Lugless, was Re: [CR]Pinnicle of the vintage lightweight era?

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Date: Sat, 24 Mar 2001 15:03:42 -0500
From: "Harvey M Sachs" <>
Subject: Lugless, was Re: [CR]Pinnicle of the vintage lightweight era?
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At 10:11 3/24/2001 -0800, Brian Baylis wrote:

<snip, dealing with investment cast lugs>
>Lugless frames are not lighter that lugged frames in any significant
>way. The primary purpose for fillet brazing come when a builder needs to
>join tubes that do not conform to standard angles, sizes, or shapes; or
>when situations arise making lugged assembly difficult, as in the case
>of a tandem or triplet. There are lugged tandems, but they are inferior
>to a properly designed fillet brazed counterpart. One can choose to
>build a lugless frame just because one likes or prefers the look (which
>I enjoy myself sometimes), but I normally reserve that approach for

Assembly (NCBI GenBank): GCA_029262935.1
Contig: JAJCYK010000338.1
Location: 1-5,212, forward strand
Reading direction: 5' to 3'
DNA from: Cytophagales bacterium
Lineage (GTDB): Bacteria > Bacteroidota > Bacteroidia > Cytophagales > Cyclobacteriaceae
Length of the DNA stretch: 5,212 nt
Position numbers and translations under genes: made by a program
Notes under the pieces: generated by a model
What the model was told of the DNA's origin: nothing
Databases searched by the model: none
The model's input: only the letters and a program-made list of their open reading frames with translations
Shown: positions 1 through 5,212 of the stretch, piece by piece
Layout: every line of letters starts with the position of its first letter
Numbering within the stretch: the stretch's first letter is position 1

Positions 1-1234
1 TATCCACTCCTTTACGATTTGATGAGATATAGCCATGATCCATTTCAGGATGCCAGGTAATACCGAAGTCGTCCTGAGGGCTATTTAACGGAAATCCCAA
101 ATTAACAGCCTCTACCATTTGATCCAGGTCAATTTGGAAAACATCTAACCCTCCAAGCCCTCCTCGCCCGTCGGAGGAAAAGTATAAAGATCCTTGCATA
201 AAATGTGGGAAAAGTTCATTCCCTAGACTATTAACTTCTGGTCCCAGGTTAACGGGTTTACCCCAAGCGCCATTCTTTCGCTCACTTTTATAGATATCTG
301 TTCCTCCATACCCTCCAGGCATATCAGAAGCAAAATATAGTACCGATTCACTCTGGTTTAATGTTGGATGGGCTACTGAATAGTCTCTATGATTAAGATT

>special circumstances, since there is more "character" in a lugged frame
>in my experience. <snip>

Again, I'm not a builder, but I'm sure that Brian won't mind if I "nuance" his remarks above. It is certainly true that lugless has most commonly been used for Odd Jobs, like tandems. There, the problem is not just unusual angles, but oversized tubes for which lugs were not big sellers in the commercial market. Particularly for builders who used jigs (which I would guess included Jack Taylor and Schwinn Paramounts for the tandem lines), lugless meant doing good fishmouthing (easy with a mill or lathe), but no hassle in holding things together, and the freedom to use proper (large) tubes. Remember, this was an era in which lots and lots of stuff was built freehand with pins holding the lugs to the tubes while brazing.

On the other hand, I think of at least two classes of tandem builders who painstakingly did build lugged frames. The first is not unexpected, Rene Herse, including a wonderful lugged set of bottom brackets. What I can't remember is whether they compromised and went to fillet brazing for the oval bracket connector tube, or if that was lugged, too. Then, Bill Boston, a quirky and wonderful builder in South (New) Jersey, used more-or-less standard tubing and modified lugs as needed. Wonderful craftsmanship, and very happy owners. In their own way, these were not inferior bikes. On the other hand, I've seen some pretty curde lugged Italian tandems from the low end...

harvey sachs